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« Reply #4 on: August 17, 2018, 02:38:00 02:38 »

I have to build something like that :



I have to receive two transport streams from two satellites (or the same one), taking 16 MP2 / AAC audio streams, decoding them and sending them to 16 I2S transmitters.

FPGA would do the raw work of extraction and transmission, ARM would do the work of decoding and management.

Any FPGA with an ARM on board (Zynq or Cyclone) would be ideal, I am well aware of this and it was the initial idea, but for cost issues I have to split the two parts with two separate chips.

All this does not seem to be too complicated but I am stalled on the part of EBI <-> AXI Master, this was the basic idea but maybe there is some other technique.

A few flashes of genius ?

Thanks very much.

debugasm
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fpgaguy
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« Reply #5 on: August 17, 2018, 03:43:04 15:43 »

I would skip the EBI unless you have free IP targeted to your fpga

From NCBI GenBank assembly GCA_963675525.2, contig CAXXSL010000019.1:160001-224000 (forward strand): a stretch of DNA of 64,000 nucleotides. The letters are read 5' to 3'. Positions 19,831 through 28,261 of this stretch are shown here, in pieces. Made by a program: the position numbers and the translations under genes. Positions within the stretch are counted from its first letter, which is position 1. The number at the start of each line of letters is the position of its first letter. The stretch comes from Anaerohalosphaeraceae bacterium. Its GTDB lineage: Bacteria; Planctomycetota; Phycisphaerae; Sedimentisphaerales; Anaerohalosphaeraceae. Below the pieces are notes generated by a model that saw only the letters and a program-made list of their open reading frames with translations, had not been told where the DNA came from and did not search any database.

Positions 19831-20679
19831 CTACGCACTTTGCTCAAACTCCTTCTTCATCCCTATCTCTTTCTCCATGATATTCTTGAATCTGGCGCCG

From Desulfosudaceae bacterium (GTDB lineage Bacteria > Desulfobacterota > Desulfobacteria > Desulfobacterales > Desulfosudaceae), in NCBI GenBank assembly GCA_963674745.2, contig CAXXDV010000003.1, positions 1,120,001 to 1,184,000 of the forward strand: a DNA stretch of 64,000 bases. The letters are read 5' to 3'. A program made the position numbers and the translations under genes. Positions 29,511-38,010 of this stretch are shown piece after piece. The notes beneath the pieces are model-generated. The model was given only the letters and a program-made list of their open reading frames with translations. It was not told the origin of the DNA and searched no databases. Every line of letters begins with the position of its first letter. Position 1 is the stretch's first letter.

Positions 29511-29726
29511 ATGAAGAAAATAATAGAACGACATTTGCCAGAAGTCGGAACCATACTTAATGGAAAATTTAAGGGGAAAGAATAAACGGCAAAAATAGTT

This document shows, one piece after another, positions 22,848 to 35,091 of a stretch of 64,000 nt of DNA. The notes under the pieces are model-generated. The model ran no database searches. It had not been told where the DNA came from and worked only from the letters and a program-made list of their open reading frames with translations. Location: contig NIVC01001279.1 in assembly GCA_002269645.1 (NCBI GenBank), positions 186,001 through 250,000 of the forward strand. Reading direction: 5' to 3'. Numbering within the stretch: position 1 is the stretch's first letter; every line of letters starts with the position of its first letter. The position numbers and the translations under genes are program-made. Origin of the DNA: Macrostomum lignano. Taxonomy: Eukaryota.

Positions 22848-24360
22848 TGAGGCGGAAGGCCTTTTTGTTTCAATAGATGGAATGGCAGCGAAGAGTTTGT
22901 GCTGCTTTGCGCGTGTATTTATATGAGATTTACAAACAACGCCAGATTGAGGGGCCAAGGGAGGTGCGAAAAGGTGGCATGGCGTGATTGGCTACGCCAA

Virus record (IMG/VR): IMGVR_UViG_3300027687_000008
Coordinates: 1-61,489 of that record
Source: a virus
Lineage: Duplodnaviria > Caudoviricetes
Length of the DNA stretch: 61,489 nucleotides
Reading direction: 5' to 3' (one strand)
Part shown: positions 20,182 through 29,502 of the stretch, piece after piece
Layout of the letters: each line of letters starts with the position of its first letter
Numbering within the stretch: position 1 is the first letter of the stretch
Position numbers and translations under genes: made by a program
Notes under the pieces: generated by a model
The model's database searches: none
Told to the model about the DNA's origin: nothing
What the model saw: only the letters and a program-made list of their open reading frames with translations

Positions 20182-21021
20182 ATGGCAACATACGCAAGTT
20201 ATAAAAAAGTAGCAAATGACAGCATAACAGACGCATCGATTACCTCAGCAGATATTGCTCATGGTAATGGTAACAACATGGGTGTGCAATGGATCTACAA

Instead use a small more integrated SoC + Phy
(2 serial, USB, Sata, PCIe, and dual 10/100/1000 eth, nand, spi, I2C, I2S, and some I/O gpio)

My favorite one is Kirkwood (marvell 6281), this is 32 bit ARM - then bring this out as PCIe to the FPGA
Use SPI as a boot device for low pin count
Use x16 pair of DDR2's



you can get a free PCIe endpoint and example code for your spartan6 from xilinx
the other peripherals you have, of course, you will need to code in RTL


Since your I2S is streamed from the SAT  - I would probably code that up in the spartan - but there should be something on opencores to get you started

I've gone away from spartan now to Artix - which is a bit more modern in resources - and also would not be bad choice

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solutions
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« Reply #6 on: August 18, 2018, 03:16:51 03:16 »

Moving stuff between chips seems like nothing but excess baggage and creates latency.

I'm thinking it's just as simple and low cost to do all of this with 16 ARMs, no FPGA.
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debugasm
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« Reply #7 on: August 18, 2018, 03:30:43 03:30 »

Thanks fpgaguy for your suggestions.

Quote
I would skip the EBI unless you have free IP targeted to your fpga

I was looking for something already done but I can not find anything about it.

Quote